Outdoors Sustainability Reports from MEC and REI
"The irony of selling stuff while striving for a sustainable future doesn't escape us. Nor does it paralyze us from aiming to create a more sustainable approach to business." So says Canada's Mountain Equipment Co-op (MEC) in their Acountability Report of the few years ago. Thought we'd covered it ages ago, but seems not. And we were similarly remiss in not letting you know about Recreational Equipment Inc. Co-op's (REI) first stewardship report released a couple of months ago. Both reports are a comprehensive snapshot of where these outdoor equipment co-ops are at, on their journey to being greener enterprises. The MEC one is particularly frank, pointing out the challenges they recognise but have yet to successful in overcoming. Click through to see a list of some of the very significant achievements both these member-based businesses have so far attained.Mountain Equipment Co-op
• Recycling rates are at 83% and saving over $90,000 in 2005.
• A decision in 2004 to procure wind power credits for two of thirteen facilities resulted in a 52% reduction in overall greenhouse gas emissions over 2003 levels.
• Contributed over $1 million in grants towards the Community Involvement Vision in 2005.
• research revealed that MEC is in the top 25 global buyers of organic cotton
•MEC's first Ethical Sourcing Manager was hired in late 2005 ensuring workers' rights are met in the factories they use.
• Begun to identify materials deemed to be hazardous to the planet or members (such as polyvinyl chloride, or PVC) and are working to eliminate them
from MEC-brand products. (a drybag is now made of a thermoplastic elastomer and PFDs now use cross-linked polyethylene (PE) foam. We noted these here.)
• Forged a new relationship with the University of British Columbia's School of Chemistry to found a fellowship in "Green" Chemistry with a focus on sustainability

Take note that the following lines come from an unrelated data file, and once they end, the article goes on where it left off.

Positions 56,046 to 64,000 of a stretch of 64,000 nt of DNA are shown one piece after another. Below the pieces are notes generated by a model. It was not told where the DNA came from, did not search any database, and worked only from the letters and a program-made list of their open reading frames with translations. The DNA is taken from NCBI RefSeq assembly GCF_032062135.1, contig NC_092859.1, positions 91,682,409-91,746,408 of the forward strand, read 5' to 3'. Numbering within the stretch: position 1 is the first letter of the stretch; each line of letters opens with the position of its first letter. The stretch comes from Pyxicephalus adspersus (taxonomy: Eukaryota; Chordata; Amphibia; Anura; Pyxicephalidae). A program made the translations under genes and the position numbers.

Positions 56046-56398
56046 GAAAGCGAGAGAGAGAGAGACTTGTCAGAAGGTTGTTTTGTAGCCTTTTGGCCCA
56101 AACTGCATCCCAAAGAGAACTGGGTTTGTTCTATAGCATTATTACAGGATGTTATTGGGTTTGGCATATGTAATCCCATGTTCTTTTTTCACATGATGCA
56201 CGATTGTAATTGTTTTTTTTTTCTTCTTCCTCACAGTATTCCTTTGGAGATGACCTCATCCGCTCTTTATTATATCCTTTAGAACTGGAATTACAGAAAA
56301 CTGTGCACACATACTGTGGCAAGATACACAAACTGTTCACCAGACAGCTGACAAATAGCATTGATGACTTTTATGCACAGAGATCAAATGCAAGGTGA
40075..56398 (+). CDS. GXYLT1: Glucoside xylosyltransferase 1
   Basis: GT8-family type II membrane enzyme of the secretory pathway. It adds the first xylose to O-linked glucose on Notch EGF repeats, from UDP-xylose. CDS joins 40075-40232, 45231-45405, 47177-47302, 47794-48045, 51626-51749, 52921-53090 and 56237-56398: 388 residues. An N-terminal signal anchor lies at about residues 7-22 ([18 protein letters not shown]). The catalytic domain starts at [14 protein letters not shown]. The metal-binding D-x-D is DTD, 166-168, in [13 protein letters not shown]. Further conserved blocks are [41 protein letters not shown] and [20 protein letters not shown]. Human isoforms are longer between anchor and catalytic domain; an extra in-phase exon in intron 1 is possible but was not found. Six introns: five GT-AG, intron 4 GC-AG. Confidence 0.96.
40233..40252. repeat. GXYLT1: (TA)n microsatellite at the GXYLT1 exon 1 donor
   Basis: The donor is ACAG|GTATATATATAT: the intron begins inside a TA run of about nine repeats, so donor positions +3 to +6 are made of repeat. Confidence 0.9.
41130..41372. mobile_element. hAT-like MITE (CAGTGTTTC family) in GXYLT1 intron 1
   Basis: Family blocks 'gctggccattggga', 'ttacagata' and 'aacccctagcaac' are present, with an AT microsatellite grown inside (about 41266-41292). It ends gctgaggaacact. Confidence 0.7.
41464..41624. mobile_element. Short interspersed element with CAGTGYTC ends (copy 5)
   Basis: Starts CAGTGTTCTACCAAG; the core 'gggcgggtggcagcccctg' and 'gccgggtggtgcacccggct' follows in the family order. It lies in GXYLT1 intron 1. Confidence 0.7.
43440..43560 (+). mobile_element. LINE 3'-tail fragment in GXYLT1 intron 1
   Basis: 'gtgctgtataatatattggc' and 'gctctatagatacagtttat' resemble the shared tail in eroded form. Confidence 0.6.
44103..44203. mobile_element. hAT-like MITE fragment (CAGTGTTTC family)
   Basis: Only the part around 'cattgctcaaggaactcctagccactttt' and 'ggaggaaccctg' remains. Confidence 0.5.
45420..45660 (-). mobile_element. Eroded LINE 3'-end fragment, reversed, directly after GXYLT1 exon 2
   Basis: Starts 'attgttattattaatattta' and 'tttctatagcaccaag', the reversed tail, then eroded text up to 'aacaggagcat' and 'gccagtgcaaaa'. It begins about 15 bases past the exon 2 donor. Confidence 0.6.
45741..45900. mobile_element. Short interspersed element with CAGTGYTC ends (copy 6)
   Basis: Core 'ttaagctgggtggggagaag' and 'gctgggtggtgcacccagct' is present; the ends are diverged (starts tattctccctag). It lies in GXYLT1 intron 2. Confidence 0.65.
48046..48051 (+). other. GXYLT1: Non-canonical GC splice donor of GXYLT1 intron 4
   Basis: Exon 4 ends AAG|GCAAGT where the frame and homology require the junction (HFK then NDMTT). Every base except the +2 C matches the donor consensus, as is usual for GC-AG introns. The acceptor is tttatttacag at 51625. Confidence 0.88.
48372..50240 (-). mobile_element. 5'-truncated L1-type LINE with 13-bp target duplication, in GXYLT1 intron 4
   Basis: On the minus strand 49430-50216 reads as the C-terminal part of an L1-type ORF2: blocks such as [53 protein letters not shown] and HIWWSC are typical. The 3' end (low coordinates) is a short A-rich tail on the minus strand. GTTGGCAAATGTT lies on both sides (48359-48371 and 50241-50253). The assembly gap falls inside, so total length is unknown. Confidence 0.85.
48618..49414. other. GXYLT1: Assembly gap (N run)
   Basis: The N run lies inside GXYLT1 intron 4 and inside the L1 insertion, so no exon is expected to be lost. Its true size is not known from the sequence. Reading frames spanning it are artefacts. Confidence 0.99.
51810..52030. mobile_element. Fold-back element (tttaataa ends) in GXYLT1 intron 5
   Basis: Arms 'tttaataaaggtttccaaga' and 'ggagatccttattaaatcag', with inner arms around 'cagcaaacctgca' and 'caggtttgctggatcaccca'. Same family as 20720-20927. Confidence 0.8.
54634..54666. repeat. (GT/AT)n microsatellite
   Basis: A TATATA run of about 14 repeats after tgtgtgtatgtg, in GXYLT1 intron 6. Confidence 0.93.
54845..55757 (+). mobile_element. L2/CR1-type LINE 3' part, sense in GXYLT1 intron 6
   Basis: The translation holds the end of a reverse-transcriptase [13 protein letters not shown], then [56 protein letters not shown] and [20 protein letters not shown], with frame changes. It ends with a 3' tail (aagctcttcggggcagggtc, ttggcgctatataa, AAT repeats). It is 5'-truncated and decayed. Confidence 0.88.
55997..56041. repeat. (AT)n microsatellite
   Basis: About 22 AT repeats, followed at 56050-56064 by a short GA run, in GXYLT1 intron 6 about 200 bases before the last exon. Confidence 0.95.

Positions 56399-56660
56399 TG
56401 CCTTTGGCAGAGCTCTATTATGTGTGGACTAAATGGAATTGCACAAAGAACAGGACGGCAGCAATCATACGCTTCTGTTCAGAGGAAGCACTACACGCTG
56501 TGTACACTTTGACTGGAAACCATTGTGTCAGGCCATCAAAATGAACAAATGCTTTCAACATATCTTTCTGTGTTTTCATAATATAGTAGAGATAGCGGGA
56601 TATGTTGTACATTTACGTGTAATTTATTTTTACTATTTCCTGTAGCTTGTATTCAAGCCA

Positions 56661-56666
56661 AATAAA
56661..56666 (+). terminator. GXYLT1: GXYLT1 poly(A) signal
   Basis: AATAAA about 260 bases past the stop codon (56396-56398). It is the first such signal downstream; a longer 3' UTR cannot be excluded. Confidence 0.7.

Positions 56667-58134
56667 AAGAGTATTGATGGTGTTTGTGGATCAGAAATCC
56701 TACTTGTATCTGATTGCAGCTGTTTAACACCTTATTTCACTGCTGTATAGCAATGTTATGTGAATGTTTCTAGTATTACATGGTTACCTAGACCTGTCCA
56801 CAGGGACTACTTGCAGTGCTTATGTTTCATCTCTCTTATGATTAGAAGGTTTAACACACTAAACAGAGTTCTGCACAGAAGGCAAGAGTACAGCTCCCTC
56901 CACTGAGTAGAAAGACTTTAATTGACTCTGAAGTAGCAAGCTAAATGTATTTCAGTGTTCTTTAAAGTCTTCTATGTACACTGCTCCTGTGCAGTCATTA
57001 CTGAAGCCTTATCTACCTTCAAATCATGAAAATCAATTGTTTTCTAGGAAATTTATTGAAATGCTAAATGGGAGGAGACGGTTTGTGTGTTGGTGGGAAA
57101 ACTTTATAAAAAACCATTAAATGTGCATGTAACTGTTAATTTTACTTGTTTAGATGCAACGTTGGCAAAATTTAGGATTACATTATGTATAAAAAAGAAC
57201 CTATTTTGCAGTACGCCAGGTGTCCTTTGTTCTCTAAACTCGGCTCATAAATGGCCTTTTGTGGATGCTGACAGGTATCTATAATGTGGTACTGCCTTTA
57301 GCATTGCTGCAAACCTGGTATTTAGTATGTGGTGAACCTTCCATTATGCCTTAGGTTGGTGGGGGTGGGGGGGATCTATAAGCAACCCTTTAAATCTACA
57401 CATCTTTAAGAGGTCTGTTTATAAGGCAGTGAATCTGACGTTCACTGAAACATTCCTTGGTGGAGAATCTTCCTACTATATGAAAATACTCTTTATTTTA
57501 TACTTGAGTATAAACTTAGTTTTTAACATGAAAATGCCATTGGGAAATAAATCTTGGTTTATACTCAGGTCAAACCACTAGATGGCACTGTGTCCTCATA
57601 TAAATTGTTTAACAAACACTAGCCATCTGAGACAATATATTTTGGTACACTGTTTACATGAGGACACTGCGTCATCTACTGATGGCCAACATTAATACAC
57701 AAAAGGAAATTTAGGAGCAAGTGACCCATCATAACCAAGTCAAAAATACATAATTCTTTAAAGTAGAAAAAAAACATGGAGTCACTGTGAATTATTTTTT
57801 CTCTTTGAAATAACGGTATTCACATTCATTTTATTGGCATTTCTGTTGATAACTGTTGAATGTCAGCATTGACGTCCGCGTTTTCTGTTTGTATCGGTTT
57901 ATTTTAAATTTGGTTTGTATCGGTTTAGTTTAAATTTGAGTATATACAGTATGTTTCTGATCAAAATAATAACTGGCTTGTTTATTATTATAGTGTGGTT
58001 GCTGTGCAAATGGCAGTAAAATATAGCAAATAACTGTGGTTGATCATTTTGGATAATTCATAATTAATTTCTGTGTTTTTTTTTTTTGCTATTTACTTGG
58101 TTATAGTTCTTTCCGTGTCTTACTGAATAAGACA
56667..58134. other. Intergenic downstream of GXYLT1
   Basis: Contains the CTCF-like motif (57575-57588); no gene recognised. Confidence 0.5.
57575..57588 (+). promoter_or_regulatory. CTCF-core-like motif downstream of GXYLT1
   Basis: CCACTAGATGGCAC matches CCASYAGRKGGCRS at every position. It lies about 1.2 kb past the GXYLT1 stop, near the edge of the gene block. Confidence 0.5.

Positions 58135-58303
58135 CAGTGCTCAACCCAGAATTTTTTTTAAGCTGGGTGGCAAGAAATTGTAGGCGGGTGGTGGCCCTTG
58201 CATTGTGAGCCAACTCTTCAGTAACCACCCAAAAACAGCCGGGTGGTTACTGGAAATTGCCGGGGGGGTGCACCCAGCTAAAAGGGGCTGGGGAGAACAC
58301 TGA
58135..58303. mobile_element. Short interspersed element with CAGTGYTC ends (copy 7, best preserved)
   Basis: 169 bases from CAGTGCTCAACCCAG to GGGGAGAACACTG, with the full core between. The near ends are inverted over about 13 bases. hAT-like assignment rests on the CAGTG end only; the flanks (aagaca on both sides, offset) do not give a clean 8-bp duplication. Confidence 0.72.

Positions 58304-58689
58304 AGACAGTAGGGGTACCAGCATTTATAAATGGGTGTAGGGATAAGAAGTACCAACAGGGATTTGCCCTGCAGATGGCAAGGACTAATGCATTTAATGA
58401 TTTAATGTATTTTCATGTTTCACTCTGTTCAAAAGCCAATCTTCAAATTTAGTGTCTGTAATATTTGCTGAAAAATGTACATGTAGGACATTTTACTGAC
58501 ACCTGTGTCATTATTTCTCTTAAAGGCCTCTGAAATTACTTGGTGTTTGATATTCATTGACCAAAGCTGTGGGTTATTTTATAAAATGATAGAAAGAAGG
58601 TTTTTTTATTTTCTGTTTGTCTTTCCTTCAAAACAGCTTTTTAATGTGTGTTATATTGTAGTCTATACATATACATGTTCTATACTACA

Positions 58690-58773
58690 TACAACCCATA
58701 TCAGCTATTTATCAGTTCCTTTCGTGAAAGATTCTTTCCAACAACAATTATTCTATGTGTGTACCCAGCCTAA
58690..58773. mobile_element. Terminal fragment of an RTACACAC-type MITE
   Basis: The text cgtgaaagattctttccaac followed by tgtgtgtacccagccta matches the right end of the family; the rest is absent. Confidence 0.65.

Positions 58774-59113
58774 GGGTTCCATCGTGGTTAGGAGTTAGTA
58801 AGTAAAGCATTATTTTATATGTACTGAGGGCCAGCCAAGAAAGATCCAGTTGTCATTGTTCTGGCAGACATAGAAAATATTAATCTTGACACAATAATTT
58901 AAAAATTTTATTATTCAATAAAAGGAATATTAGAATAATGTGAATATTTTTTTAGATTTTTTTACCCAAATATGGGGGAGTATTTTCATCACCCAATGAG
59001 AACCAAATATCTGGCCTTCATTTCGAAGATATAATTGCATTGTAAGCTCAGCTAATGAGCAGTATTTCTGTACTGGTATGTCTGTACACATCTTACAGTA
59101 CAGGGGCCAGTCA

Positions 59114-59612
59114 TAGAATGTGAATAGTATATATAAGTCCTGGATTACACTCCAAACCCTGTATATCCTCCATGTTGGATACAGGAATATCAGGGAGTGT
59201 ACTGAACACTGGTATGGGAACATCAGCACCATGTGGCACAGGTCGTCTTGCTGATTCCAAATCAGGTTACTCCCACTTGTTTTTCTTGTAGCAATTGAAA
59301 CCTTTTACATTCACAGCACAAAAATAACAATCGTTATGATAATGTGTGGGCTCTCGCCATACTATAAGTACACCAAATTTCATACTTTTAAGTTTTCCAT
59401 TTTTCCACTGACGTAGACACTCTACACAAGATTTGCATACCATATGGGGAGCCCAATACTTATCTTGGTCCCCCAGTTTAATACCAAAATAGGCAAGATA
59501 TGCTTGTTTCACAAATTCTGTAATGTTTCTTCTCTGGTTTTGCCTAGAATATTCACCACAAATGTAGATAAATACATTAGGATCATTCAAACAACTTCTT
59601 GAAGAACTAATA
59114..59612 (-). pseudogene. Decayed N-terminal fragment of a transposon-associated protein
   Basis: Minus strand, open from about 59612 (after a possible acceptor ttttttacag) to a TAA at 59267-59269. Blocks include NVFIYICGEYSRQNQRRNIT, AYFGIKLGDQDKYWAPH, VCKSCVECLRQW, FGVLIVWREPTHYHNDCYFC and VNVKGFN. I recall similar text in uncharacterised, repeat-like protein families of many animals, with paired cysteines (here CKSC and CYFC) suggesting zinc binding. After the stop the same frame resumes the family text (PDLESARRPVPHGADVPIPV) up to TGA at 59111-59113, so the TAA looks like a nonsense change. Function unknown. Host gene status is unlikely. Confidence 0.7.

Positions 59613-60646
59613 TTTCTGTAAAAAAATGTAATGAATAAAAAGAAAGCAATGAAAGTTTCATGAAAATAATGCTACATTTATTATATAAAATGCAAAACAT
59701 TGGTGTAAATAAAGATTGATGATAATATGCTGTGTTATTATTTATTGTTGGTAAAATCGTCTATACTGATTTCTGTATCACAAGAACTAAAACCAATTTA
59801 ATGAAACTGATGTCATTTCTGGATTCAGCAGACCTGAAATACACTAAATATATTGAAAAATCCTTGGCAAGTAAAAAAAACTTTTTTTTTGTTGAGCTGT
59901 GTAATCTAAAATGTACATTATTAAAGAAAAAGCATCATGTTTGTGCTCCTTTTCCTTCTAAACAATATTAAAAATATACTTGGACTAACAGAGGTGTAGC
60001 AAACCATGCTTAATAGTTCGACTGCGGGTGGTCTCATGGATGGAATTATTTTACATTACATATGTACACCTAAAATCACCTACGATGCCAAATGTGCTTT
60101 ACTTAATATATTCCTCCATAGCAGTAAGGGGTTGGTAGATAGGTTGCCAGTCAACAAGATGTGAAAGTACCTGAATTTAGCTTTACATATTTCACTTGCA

• 2005, we severed relations with two factories for violations of the MEC Health and Safety code.
• In 2005, audited 27 factories that manufacture MEC-brand products. Altogether, we detected 218 code infractions - an average of 8 per facility. (Industry average is 17 infractions per facility, based on the Fair Labor Association's independent monitoring results of 954 factories. In 2004, MEC joined the FLA.)
• Instituted policy of donating 5c to local non-profits for every carry bag not taken. By mid-2006 over 50% of customers taking up this option.
• In 2005, collected and recycled over 900kg of customer used batteries
• Organised for total of 3,270 blankets to be produced from unwanted fleece fabric and shipped to victims of Kashmiri 7.6 magnitude earthquake (total estimated value of $94,830)
• Listed 21,000 postings for used gear on their website, OutdoorGearSwap.com
• Introduced 100% compostable and biodegradable BioBags, made from non-GMO corn starch. Production of which created two-thirds less greenhouse gases than the manufacture of standard plastic bags.
• Established Bike and Boat Loan Program allowing eligible full- and part-time staff the opportunity to borrow up to $3,000 (without interest) to buy a new bike or kayak.
• Over 90% of paper sourced contained greater than 30% recycled content, with 85% of overall paper purchases in 2005 containing FSC-certified paper.
Recreational Equipment Inc.
• In 2006, conducted their first greenhouse gas emissions inventory.
• Purchased 11 million kilowatt hours of green power, as part of the Environmental Protection Agency's Green Power Partnership.
• Recruited and inspired nearly 24,000 volunteers who repaired trails, cleaned parks and streams, and planted trees.
• Created a special $1 million grants program to enhance 100 community parks across the country.
• Contributed $4 million to volunteerism, recreation and youth programs.
• 900,000 volunteer hours in 2006 through REI-sponsored projects and programs
•126,864 kids learned Leave No Trace ethics
• "Greener" shopping bags save about 100 tons of virgin wood fiber after post-consumer recycled content increased to 80%.
• Ranked 27th overall on Fortune magazine's "100 Best" list and 1st in work-life balance
• 94% of the dollar value of REI-brand products had 3rd-party factory audits
• 20 stores are now powered by renewable energy
• Two REI stores have LEED-CI certification
• Initial steps to introduce green products included using more sustainable materials, such as organic cotton, hemp and recycled materials.
• Launched a line of socks made with fibers spun from renewable, biodegradable and recyclable corn-based plastic.
• Recycled an estimated 67 percent of the company's retail waste by volume — or 82 percent by weight. (Aspires to be a zero waste company by 2009.)